Civil Unrest and COVID-19 Lockdowns are expanding the quest of Human Resource (HR) Professionals for digital skills and strategies to survive and improve performance in organisations. The recent #EndSARS protest and associated violence left business leaders in another episode of reduced work hours or complete shutdown of business operations. They also experienced the inability of employees to resume at their desk, either because of traffic situations, roadblocks by protesters, or government curfews. These have caused employees to demand a reimagined digital approach to how they work.  Employees require a safer and seamless work model and the attention of their leaders within the workplace.


HR leaders now have to deal with a new world, and an increasing number of organisations are questioning the value of their longstanding HR processes in the current situation. HR, rather than sticking to a support function, must defend a new strategic position. A position that appreciates the convergence of new digital technologies, operating models, and enhanced employee expectations. A stand that calls for new HR capabilities, new HR skills and revamped HR mindsets. In other words, a holistic HR strategy.


Technology & Strategy

There is no certainty that organisations would successfully predict the next or last civil unrest or disruption for their business. Hence, the race to winning HR strategy should begin now. As a champion of organisational growth and a strategic partner, it is the responsibility of HR to align HR activities and initiatives with the overall business recovery strategy.

Such strategic plans must be technologically driven. Considering how volatile the business landscape has become and the speed at which threats evolve, only digital technology can guarantee quick access to information required by employees and effective response. Today’s HR should be technology savvy and human-centric to develop a profitable strategy.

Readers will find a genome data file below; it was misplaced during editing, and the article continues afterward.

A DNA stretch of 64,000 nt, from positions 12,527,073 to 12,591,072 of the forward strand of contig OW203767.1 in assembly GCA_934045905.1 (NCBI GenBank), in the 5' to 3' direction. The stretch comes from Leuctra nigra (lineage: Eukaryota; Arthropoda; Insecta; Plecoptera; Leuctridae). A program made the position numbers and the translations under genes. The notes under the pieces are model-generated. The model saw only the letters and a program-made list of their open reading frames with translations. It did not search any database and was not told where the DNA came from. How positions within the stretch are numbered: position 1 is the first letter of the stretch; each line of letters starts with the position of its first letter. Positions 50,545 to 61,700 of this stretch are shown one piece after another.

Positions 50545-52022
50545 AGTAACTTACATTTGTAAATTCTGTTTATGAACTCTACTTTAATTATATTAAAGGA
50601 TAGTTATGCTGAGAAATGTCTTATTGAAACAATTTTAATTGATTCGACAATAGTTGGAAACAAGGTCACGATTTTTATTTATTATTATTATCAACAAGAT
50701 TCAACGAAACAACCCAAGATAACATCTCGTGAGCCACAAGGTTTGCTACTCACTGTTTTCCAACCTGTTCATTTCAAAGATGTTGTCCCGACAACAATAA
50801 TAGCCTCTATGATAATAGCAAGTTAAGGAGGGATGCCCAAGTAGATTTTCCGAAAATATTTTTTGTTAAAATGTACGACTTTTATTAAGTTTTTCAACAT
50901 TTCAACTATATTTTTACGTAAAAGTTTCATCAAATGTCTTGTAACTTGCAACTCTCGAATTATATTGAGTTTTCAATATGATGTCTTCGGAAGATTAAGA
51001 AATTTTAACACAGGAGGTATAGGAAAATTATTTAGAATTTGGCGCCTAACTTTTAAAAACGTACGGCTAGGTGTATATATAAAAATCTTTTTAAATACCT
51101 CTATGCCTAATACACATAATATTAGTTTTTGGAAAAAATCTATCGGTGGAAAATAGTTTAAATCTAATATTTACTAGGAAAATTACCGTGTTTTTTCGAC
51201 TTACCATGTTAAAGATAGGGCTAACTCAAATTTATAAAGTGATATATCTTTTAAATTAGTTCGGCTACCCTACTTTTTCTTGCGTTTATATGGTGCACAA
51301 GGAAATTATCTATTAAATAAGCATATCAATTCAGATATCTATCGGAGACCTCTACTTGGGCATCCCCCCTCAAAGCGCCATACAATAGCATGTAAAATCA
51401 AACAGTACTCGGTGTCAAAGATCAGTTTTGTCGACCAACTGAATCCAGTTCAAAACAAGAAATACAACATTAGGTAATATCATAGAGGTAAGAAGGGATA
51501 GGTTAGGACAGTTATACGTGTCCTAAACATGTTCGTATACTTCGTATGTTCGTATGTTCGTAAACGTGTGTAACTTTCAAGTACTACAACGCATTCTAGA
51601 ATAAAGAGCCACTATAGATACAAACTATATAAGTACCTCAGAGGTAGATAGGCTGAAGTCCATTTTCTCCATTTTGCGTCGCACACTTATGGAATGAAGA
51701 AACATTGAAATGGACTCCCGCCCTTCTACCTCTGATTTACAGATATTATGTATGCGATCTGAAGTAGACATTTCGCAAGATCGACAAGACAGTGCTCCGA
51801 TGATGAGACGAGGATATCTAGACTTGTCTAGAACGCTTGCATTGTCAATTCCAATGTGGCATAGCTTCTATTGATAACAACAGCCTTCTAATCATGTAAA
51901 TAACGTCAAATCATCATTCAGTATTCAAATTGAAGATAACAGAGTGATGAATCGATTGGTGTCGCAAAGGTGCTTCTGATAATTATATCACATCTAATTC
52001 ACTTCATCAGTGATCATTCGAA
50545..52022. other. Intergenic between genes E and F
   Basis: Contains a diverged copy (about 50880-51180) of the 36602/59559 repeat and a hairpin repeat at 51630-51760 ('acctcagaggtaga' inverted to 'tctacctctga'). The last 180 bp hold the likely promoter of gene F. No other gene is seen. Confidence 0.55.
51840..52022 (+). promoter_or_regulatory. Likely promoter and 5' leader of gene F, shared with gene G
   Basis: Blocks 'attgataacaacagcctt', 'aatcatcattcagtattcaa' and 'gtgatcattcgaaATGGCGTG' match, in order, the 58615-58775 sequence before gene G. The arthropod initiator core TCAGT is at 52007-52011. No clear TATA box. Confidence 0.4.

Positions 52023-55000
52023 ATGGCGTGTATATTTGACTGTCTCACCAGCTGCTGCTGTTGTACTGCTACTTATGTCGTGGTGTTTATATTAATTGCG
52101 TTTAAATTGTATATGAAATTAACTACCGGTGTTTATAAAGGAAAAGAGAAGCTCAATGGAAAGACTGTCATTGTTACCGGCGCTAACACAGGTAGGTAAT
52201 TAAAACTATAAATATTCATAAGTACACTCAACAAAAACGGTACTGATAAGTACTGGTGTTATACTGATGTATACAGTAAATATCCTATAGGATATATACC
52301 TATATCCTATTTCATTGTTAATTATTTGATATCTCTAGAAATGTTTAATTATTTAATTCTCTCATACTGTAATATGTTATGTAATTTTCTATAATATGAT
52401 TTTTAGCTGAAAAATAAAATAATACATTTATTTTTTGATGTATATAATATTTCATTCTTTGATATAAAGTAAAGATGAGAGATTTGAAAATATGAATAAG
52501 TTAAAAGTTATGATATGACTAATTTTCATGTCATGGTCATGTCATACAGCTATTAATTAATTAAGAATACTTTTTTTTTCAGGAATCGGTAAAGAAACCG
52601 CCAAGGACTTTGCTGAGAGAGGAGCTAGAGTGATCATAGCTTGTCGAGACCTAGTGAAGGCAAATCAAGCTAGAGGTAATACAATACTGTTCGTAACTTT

To Begin

Being a value creator, today’s HR is taking the lead because of the transformed organisation that is agile. Their offices and operations are smart, they adopt predictive analytics in decision making, and digital collaboration is their way of working. That said, HR must first have a proper understanding of where they are, by examining the current strategy and taking account of resources available to begin. However, it is crucial to note the below;


  • While technology is important for the desired transformation, technology must not be implemented as a cart before the horse. The HR professional should avoid having individual point solutions that contribute little at the business strategy level.


  • The transformation must not be mistaken for modernisation of infrastructure or a mere technological upgrade. Real transformation will not be achieved where technology drives silo solutions. What is needed is a unified communication solution that cuts across the entire business.


  • Since we are dealing with the context of business transformation and change, Organisations must review their culture to become a digital one.


In Conclusion, the economic weight of disruptions on business can be enormous. An evaluation by the world bank in 2017, on the civil unrest in Syria, showed a loss in GDP at US$200-300 billion due to the unrest since 2011. Therefore, HR professionals can no longer lean to a support role or rely on an HR strategy that has been challenged and faulted. For effectiveness, the new HR strategy must be technologically driven, and a digital culture established to help the business transform.


Written by:

Kelvin Chiazor